So, I was in the food store yesterday during the busy early evening crowd. We were expecting snow, so many people were out stocking up. Then, I saw her. Walking with her husband and with a small child in the cart. She had on a full burqa with even the small slit area that allows her to see through was heavily netted. I have to admit, I was “taken aback” by the site. Except for the fact that the woman was wearing the color brown, it was exactly like this photo above.
You could sense the climate in the store. While our community is racially diverse, this encounter was unique. However, for me and I suspect for some others, it was the first time I’ve ever seen a woman in this type of dress. People noticed and some people were exchanging “did you see that woman?” glances. The family wasn’t doing anything different than everyone else in the store. They were discussing meals, looking at labels on products and filling their cart with everyday staples. However, she was wearing “that dress”.
Up until that moment, I considered myself to be this super tolerant woman, enjoying the friendship of many people of all races, religions, backgrounds etc. I have a Muslim friend and she wears hijab, the head covering seen most frequently in public. I enjoy my conversations with her, learning about the beauty of her culture, the traditions and holidays/celebrations that are so different than my own. She is a loving, peaceful mother and has an infectious smile and laugh. So, why was I so absolutely stunned by this woman’s attire?
I had some time to think about it upon coming home. The media bombarded us years ago with horrific images of what the Taliban was doing to their women. We saw stories of women in burqas being stoned to death, beaten, forced to stay indoors, extremist, violent and ultra-strict interpretations of their beliefs. So, for me, my first time seeing a burqa was connected with that violence, hatred, intolerance and so many other negative emotions I’d seen all those years ago. My mind seemed trained to think of the husband as controlling and forcing his wife into submission. Then, I looked at her and she was walking around just like me, discussing which chips to buy, appeasing their child with a snack. Why did I feel this way?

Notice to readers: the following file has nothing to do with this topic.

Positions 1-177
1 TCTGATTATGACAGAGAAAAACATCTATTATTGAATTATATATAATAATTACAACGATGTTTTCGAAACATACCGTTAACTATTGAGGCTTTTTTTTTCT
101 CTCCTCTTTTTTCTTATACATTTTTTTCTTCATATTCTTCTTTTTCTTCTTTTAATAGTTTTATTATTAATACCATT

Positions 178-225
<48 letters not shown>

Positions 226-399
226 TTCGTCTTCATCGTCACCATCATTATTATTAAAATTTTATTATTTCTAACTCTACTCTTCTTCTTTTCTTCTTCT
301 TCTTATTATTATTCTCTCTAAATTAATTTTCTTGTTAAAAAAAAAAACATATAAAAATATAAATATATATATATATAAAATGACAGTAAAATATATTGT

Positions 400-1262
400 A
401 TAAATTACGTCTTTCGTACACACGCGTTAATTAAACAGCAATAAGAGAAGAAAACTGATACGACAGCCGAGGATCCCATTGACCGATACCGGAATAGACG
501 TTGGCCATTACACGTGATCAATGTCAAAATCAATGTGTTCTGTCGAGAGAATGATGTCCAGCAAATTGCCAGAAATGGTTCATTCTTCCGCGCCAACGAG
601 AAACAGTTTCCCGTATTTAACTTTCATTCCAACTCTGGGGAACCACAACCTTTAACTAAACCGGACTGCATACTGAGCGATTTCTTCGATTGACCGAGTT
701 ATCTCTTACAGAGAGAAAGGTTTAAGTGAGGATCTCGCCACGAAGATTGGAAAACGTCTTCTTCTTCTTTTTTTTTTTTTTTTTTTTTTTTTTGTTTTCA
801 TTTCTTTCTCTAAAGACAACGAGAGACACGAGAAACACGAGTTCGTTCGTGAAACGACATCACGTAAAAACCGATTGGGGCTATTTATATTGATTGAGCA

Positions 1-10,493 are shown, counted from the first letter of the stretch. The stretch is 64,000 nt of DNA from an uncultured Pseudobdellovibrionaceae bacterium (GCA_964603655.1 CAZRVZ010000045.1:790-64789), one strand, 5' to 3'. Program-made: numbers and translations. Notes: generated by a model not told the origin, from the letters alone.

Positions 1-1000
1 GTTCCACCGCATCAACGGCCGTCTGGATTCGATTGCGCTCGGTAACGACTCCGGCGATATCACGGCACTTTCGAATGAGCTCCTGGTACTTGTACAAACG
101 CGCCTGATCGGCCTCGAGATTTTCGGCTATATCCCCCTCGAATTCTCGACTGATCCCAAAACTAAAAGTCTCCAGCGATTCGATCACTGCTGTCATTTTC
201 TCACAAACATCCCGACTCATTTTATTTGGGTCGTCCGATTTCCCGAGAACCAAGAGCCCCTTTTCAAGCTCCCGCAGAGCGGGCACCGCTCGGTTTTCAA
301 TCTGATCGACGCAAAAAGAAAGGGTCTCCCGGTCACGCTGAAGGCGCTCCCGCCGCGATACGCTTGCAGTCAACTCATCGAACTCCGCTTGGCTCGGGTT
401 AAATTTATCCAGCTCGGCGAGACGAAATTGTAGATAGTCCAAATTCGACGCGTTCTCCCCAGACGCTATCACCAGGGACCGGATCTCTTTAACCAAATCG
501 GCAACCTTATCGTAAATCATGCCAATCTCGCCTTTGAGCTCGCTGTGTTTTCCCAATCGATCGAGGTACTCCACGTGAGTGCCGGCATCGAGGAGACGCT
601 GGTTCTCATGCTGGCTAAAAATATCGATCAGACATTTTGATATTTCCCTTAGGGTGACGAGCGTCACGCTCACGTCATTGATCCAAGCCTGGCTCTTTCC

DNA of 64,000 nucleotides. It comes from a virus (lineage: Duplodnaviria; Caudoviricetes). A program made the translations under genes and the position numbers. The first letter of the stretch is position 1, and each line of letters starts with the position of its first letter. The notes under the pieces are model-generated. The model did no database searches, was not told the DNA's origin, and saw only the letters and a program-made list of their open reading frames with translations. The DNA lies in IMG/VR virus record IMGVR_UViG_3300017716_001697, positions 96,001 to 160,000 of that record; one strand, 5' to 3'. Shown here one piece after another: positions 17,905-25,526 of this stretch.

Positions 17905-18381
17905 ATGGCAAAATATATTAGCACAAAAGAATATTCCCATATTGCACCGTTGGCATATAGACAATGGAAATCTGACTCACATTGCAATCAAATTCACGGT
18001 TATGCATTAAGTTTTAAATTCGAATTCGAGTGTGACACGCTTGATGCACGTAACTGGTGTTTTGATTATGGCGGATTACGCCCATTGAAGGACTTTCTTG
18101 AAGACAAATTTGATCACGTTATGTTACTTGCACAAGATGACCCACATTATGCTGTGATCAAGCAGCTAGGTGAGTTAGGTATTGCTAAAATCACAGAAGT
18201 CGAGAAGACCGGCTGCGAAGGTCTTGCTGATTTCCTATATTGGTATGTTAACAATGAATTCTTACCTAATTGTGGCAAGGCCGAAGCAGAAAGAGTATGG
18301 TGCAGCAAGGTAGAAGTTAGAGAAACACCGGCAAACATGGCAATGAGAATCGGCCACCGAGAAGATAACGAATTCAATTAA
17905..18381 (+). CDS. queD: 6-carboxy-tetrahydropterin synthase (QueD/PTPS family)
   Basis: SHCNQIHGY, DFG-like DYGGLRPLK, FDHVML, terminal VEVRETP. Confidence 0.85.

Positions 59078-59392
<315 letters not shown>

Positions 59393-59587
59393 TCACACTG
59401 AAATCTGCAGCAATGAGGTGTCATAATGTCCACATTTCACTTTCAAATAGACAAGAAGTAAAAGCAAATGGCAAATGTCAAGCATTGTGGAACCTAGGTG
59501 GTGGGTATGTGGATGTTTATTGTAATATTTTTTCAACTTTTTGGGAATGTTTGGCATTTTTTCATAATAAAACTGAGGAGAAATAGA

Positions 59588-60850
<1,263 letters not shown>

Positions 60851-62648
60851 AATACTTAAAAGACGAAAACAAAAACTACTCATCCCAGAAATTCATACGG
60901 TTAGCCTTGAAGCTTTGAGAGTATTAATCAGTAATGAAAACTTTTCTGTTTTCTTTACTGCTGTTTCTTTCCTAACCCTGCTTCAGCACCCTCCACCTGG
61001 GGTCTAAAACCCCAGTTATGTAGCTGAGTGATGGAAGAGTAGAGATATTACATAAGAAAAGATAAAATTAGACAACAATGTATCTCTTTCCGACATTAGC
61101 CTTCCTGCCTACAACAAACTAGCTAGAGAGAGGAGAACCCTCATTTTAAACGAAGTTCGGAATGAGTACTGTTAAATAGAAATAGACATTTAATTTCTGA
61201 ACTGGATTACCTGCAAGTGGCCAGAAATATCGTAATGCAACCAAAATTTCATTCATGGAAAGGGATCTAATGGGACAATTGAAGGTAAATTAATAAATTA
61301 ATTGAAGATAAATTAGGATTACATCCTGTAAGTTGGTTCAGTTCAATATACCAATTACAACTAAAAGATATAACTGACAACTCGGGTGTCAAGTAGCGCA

The friendly person in me wanted to walk up to her and say hello and introduce myself. However, we don’t live in the type of community that typically acts like that. Also, I wondered if my approach would have been welcome. I was afraid to say hello. I wish I would have. I would have loved to have asked about the burqa in a respectful way and help understand it. Who knows, I may have even made a friend or perhaps an acquaintance.
When I see people I call friends post hateful “memes” and other quotes that all Muslims are terrorists and such, I wonder if those intense and awful statements are a remnant of that time long ago when we saw these women so mistreated. In this changing world in which we live, our diversity is ever-blending and changing so fast. For many, they claim it is too fast and that is their right. However, I don’t think I will forget about the woman I saw in the burqa yesterday anytime soon. I wonder if I saw her again what I would do. Would I say hello this time or keep passing by, trying to avert my eyes like everyone else?
I would truly like to hear opinions and understand what happened yesterday. What could I have done better? What can I do next time?